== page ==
• They are not able by definition, reality is not a formalization of itself. That both are abstract is beside the point, and sophistication can be present or lacking in both. There is no different standard, only an empirical fact that the number of well-matched models decreases from physics to biology to sociology to psychology, and there is nothing remotely close for ethics or aesthetics so far. And no, empirical truth isn't subject to deductive reasoning, we can not even deduce that the Sun will rise tomorrow no matter how many times we observe it do so. We can only deduce it for its models.
    – Conifold
    Aug 7 '20 at 8:47
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Mathematical ideas or "objects" are very much simpler than ideas that are handled in philosophy. You only have to look at the concept of Truth. In mathematics the statements can have a Truth value. This word being used in everyday meaning then slides into the realm of reality and philosophy of consciousness, ending up in "What is truth?" (drum roll, bugles etc.).

As I understood the history of philosophy it has been the effort to simplify thought and meaning to where the Truth values of the ideas would become clear and unambiguous, moving the complex human concepts into simple axioms. This has always proved to be more difficult than first considered. There have certainly been longer term goals for the results of such analysis but this has been the normal method. Much discourse moves through the process of showing or convincing the reasonable mind of the clarity of the current case, all with varying degrees of success.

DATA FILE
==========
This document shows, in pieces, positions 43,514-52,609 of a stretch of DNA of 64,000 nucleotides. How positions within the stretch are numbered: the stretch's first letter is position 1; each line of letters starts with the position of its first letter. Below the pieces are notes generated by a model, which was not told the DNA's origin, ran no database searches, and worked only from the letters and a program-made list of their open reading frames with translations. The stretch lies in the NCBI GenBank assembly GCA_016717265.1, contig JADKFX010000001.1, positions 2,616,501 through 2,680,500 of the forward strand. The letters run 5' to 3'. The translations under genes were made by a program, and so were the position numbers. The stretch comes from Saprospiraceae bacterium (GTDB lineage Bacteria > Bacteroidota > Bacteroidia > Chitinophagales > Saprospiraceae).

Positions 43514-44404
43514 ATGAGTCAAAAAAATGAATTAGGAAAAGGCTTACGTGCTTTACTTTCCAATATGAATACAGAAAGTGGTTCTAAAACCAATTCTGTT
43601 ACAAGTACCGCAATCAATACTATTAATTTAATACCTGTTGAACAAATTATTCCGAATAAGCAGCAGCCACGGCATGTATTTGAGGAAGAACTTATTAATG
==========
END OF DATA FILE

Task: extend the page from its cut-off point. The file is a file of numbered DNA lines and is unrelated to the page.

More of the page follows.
As each age has come along the strangeness of the choices of the earlier generation becomes apparent and the process begins again. I have personally seen little improve over the ages but rhetorical skill, though I do look forward to April.

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The distinction is more vague than exact, and there are philosophers who aim at axiomatic systems (e.g. Spinoza and I think maybe Chalmers? Or Nicholas Rescher at times, iirc, etc.), and Godel's ontological argument is actually looked upon with some favor...